By the side of a road, concealed by weeds, at Nooranad village in Alappuzha district of Kerala is the only physical marker of a large infrastructure project in the offing. In 2019, locals say, a few men in the dead of night planted the rectangular stone block.
“When we asked them what the block was for, they said it was to mark the widening of the road. They also took some soil samples for testing,” says Manjusha, whose house is located by the side of the road. “It was much later that we found out that it had been installed for the survey of the K-Rail project. If this is a sincere project that will benefit all, why lie? Why be so secretive?”
Over two years later, across Kerala, mistrust has only grown against ‘SilverLine’, a pet project of the Pinarayi Vijayan government to build a semi-high-speed railway corridor.
Undertaken by the Kerala Rail Development Corporation Limited (or K-Rail), the plan is to provide a corridor where trains will clock speeds of 200 kmph between the state capital, Thiruvananthapuram, in the south to Kasaragod, a mofussil town in the north, reducing the time taken to cover the 530-km distance from 12 hours to under four. The government says it will help decongest Kerala’s roads, provide a sustainable commuting option, and along the way, develop ecosystems that will enable infra-progress.
But, for large sections of the state, the Rs 63,940 crore project is a disaster in the making. Among the questions being asked are: how a debt-ridden state can afford the project; what the ecological cost would be on a state tackling climate change; would the train service be affordable given the cost of building it; and what the plans are to rehabilitate those displaced. The loudest concern though is the lack of consultation.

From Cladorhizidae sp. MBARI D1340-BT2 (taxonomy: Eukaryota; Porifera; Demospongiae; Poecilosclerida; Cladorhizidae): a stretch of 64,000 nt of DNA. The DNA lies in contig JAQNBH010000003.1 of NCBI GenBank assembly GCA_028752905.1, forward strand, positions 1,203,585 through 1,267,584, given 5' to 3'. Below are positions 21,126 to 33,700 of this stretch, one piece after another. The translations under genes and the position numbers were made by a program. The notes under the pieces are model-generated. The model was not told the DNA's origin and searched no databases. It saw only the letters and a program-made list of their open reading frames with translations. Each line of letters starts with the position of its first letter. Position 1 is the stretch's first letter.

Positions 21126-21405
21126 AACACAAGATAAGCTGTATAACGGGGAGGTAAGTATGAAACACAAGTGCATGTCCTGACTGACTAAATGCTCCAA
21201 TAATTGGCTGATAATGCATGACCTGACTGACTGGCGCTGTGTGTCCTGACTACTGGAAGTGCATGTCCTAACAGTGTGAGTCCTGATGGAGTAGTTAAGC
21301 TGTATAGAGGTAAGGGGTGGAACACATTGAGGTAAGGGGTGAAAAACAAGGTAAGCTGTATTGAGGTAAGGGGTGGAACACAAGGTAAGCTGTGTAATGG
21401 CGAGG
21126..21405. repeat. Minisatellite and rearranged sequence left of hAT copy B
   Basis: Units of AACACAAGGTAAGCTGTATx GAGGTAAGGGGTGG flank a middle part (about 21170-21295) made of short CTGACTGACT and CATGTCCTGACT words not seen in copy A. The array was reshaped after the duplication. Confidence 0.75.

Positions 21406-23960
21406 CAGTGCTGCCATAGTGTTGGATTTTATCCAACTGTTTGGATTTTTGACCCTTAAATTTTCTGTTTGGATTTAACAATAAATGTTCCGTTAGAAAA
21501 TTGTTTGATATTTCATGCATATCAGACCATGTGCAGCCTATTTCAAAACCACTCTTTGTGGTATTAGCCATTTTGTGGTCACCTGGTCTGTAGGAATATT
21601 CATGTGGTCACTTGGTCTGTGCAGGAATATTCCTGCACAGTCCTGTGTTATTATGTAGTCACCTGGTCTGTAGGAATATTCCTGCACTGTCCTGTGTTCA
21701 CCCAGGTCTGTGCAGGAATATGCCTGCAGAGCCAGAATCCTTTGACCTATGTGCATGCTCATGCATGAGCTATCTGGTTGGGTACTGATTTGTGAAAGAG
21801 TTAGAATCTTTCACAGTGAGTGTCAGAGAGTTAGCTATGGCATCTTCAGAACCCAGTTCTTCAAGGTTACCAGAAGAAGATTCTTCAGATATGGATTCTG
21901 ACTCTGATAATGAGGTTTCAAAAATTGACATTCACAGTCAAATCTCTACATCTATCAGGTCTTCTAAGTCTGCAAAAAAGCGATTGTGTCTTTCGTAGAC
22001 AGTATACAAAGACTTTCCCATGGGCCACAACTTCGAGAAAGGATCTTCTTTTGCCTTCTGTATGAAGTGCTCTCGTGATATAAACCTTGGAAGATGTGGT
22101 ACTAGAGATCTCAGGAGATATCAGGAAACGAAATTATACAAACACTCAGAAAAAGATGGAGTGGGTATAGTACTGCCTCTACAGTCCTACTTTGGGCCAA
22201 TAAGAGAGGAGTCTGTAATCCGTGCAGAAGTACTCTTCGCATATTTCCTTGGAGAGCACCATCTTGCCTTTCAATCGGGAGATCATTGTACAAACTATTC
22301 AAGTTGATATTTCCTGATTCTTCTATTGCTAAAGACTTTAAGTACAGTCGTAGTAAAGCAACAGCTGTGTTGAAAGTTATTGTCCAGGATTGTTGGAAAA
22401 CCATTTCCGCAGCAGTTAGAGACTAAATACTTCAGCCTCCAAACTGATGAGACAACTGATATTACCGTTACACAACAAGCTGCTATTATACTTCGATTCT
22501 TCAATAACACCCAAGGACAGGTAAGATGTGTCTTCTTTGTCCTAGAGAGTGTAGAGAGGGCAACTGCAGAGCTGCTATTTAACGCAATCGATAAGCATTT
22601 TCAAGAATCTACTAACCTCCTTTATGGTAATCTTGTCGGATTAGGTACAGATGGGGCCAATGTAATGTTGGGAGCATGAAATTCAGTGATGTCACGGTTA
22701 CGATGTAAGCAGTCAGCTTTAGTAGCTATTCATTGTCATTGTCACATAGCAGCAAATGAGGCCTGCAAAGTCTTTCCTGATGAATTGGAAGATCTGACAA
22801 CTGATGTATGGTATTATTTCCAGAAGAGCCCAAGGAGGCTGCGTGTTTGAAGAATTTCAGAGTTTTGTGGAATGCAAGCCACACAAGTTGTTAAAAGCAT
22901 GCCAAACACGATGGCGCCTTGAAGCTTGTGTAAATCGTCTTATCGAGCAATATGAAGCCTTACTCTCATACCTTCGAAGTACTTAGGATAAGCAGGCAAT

“In 2020, on the day of Uthradam (the eve of the main day of the Onam festival), we opened the local newspapers to find land survey numbers published as part of the K-Rail route alignment. That is how we found out that our homes would be razed,” says Subeesh, who does odd painting jobs and whose two-year-old home falls on the proposed route. He says he called up the local village officer, but he had no clue.
On coming to know her house would be demolished, Manjusha says she told her kids: “I might kill myself, but I couldn’t bear being on the streets with you, homeless.”
Many like her have turned to Santhosh, the Alappuzha district president of the ‘Samsthana K-Rail SilverLine Viruddha Janakeeya Samiti’, which is leading protests across the state. On December 1 last year, a Samiti protest against officials who had come for a survey had turned violent. At least 20 Samiti members, including Santhosh, were beaten, detained and booked on charges of violating Covid-19 protocols and disrupting government work.